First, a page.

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  4. Hello EPICHippos77, This is a very interesting topic. I enjoyed reading this article very much. I could tell that you have a very strong opinion on this topic. I also really enjoyed your candid writing style. This is an interesting take on education. I know that some schools are starting to covert to using more technology such as iPads and personal computers. It really surprised me to find out that there is a school using video games for education. I know from experience, that Portal 2 is a very challenging game that makes you think. I agree that it would be a cool take on school environments. Although I think that looking at a screen for that long could not only be damaging to eyesight, but also damaging to socializing. My favorite part about school is that when I am challenged or do not know the answer I have to turn to my classmates for help. This interaction builds a better relationship with the people around me. Do you think that being directed towards a screen during the school day could weaken these interactions? I saw this article that shows the positive and negative effects of video games and I think you would enjoy taking a look at it. Great Job!!!

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    1. Hi Prad! Thank you for your comment. I agree, socializing is a great and essential for happiness and life. I think that the electronics should be for only a select few classes, like physics. Too much of a good thing can become a bad thing, which I think is what could happen with video games in education. I attend a school with over a thousand laptops, and I find it interesting that we do not use them a lot. Anyways, Thanks for your contribution to my blog! Cheers!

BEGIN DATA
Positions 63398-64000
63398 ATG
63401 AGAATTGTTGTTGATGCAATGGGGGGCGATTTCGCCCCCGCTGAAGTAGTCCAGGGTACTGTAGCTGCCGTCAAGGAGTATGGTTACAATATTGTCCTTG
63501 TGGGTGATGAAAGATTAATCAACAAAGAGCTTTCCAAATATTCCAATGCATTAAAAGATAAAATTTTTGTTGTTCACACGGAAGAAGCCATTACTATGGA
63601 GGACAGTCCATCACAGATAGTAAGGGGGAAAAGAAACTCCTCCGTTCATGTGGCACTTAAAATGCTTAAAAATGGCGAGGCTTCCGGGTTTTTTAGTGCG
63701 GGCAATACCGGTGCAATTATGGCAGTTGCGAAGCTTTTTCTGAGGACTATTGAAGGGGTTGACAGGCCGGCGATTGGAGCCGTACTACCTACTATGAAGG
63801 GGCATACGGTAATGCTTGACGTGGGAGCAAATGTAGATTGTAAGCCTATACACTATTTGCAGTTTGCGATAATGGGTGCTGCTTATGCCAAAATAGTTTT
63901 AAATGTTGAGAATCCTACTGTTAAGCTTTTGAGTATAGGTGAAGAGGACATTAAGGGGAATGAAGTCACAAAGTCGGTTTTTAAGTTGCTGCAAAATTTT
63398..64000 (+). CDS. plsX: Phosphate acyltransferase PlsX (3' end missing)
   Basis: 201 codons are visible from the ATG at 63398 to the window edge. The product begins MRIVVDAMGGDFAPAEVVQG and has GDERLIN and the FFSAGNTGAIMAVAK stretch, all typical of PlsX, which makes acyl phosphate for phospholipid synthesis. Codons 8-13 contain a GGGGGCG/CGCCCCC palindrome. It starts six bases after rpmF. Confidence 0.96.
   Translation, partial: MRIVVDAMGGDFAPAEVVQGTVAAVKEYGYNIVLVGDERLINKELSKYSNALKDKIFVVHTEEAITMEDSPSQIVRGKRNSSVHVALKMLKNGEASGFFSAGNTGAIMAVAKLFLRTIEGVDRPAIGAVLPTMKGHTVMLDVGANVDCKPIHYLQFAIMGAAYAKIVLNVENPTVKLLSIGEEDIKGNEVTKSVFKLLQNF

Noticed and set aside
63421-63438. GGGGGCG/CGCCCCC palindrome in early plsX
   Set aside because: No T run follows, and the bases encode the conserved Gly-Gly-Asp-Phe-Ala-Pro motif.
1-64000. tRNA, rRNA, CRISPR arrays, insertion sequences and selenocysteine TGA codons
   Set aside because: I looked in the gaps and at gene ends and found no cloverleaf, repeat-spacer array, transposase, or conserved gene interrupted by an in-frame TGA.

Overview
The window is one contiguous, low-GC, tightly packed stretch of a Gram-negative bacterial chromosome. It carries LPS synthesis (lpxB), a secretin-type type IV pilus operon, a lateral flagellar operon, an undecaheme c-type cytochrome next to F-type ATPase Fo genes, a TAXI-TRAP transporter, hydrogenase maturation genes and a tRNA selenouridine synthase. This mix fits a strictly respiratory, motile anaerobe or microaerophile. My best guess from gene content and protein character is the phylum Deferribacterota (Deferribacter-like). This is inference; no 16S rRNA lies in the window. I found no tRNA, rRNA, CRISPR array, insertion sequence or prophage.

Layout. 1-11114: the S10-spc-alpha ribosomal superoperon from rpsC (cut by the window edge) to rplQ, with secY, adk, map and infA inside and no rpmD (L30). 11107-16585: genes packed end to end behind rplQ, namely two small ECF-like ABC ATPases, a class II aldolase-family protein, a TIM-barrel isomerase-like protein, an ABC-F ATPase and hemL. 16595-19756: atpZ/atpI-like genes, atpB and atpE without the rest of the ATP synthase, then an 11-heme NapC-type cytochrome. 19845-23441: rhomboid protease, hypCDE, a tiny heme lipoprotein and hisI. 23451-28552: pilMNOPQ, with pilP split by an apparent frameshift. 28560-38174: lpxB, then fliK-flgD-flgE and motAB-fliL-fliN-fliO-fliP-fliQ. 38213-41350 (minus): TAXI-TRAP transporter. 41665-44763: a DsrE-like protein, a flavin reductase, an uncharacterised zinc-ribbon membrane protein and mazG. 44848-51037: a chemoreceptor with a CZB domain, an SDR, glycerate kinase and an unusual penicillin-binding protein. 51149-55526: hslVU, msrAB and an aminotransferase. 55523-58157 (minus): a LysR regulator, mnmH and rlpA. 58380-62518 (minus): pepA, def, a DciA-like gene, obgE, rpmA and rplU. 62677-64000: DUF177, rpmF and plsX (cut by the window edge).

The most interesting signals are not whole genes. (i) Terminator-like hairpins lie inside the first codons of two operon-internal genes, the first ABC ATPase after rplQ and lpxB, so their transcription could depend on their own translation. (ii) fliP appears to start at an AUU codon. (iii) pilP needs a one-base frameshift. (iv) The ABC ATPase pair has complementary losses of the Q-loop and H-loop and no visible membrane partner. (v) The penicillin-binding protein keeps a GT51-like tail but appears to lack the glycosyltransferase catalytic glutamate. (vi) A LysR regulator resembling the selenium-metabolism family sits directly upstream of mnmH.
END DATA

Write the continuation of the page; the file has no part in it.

-EPICHippos77

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  5. Hi there, I think that this is a very interesting topic. I also think that video games should be incorporated into our school systems. Especially because of the way society uses technology in all sorts of different ways and places. It would be a little bit degrading for the social aspect of school and could possibly hurt the children's ability to interact in social situations. I think that socialization is a big part of our mental growth as children and also, being social helps to strengthen relationships and knowledge. I feel as if many schools will be hesitant to put video games into the education system because many believe they are addicting and potentially damaging to the brain and eyes because of the light , but since they are said to be "addicting" it may be a good way to kids in our era to learn. I found this article that may be interesting to look at for you.

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    1. Hello Elle! thanks for taking the time to comment on my post! I agree, in our time technology has become essential to living because many things are online. Moreover social life is also a big part of growing up and if there were video games in school, social life in schools would drop at a frightening rate. Thanks again for your time! Chao!
      -EPICHippos77

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  6. Hey EPICHippos77, this topic was really cool for me to read because I do play video games often in my free time so I can relate to the idea of bringing them into schools. I agree with your idea that we should allow children with different learning styles be able to use things like these in order to help them learn in a school environment. If you want to read more about this topic you should check this article out . Nice work on your blog!

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    1. Thanks for your contribution Basil! Video games are quite fun, so that could also be motivating for that group of kids who do not have an affinity for learning. No matter what happens, nothing can be perfect right? Anyways, thanks for your time! Carpe diem man!
      -EPICHippos77